Reforms of Mexico’s tax, labor and social insurance policies are essential to accelerate economic growth and increase social inclusion, a study by the Inter-American Development Bank shows.
Under-Rewarded Efforts: The Elusive Quest for Prosperity in Mexico is a groundbreaking analysis of millions of firms using census data going back two decades to reveal bottlenecks that stifle Mexico’s growth rate – which averaged just 1.2 percent between 1996 and 2015 on a per capita basis, well below many of its Latin American peers and far behind fast-growing Asian economies.
“Mexico’s economic performance is a paradox,” said Santiago Levy, the book’s author and IDB Vice-President for Sectors and Knowledge. “No country in Latin America has made greater efforts to integrate into the world economy. Mexico has been prudent in managing its economy and has invested heavily in education, yet it is one of the slowest-growing economies in the region. The question is, why? We found that the answer lies in the microeconomic realm, in productivity-stifling policies and institutions that impact how firms and workers interact.”
The misallocation problem
The book argues that persistent misallocation of resources is the main explanation behind Mexico’s stagnating productivity and, consequently, of its poor growth. Under misallocation, unproductive firms survive while productive firms die or fail to grow. Workers are not matched with firms where their abilities are used, like the paradigmatic engineer driving a taxi.
Put another way, without misallocation, the same individuals with the same education and abilities, working the same number of hours, investing the same amounts of money, and with access to the same technologies, would produce more and Mexico would grow faster, the report says.
The book looks at the relationship between the high degree of informality in the Mexican economy and productivity. The informal sector is not just street vendors and small companies. It encompasses over 90 percent of all firms and 55 percent of all employment and is pervasive across many activities. Informal firms are on average 50 percent less productive than formal ones, but because of misallocation, both coexist in the market. The book documents that despite many reforms, informal firms in Mexico have grown more than the formal ones, capturing a larger share of investment and employment.
The book also finds that, contrary to widespread belief, none of this is caused by a lack of education. The quantity and quality of education in Mexico has improved. On the contrary, the existence of so many informal firms despite large advances in education depresses wages of all workers, but especially those of skilled ones. Nor is misallocation caused by insufficient infrastructure: in fact, firm informality in the Mexico City area -the region with the best infrastructure and access to financial services—is no different than in the rest of the country.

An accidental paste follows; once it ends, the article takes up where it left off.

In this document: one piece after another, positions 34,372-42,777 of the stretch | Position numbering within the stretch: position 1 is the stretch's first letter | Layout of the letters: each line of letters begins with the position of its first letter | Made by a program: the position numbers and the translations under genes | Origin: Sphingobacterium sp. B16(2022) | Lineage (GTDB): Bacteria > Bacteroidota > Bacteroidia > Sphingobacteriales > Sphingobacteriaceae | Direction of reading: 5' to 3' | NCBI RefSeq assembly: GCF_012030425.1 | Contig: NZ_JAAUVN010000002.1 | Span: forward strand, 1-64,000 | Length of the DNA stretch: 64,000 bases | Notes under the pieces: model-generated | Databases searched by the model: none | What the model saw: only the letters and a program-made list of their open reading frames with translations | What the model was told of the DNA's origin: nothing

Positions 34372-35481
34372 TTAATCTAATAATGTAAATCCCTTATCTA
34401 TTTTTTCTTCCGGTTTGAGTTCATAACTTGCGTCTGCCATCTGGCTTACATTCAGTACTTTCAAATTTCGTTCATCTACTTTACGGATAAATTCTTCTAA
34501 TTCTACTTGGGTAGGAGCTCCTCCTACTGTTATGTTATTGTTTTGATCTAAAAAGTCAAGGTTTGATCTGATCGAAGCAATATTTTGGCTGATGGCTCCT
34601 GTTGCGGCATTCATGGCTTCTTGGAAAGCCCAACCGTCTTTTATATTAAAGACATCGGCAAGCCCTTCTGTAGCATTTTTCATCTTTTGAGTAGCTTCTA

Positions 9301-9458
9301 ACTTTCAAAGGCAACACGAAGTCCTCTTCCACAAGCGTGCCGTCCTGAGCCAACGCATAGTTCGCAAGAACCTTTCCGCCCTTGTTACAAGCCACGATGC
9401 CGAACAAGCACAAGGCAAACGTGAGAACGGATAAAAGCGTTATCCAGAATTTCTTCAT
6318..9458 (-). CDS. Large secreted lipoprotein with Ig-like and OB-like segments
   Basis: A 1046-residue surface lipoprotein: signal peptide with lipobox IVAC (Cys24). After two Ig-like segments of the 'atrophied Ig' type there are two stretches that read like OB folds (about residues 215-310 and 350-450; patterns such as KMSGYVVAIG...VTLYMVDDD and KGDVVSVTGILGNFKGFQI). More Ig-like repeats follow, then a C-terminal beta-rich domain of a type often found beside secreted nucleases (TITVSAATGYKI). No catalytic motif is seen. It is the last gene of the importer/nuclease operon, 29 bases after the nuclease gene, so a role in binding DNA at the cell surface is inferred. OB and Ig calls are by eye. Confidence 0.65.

The book identifies a multitude of reasons that explain the misallocation, grouped around policies that regulate taxes, social insurance and labor protection. These policies fail to protect workers effectively but end up taxing the high productivity sector of the economy and subsidizing the low-productivity segment, exactly the opposite of what is required to create good jobs.
The study argues that the most effective way to increase growth and productivity, and to enhance social inclusion, is to reform the policies and institutions that underpin misallocation. The book proposes, among other measures, replacing the current array of social and transfer programs with a single system of social insurance for all, replacing severance pay and dismissal regulations with proper unemployment insurance, eliminating exemptions to the value-added tax (while compensating low-income households for lost income), lowering payroll taxes, and increasing the autonomy of judicial institutions in charge of contract enforcement.
“Many proposals have been put forth to accelerate growth in Mexico, from investing more in infrastructure to improving education,” said Levy. “These proposals are positive but, as things stand today, the efforts invested in them will continue to be under-rewarded. So long as the policies and institutions that stand behind misallocation persist, Mexico will continue to grow slowly and fail to create the productive jobs required for a prosperous country. A policy shift is required to ensure that growth with social inclusion translates from political rhetoric into measured outcomes.”
About the IDB
The Inter-American Development Bank is devoted to improving lives. Established in 1959, the IDB is a leading source of long-term financing for economic, social and institutional development in Latin America and the Caribbean. The IDB also conducts cutting-edge research and provides policy advice, technical assistance and training to public and private sector clients throughout the region.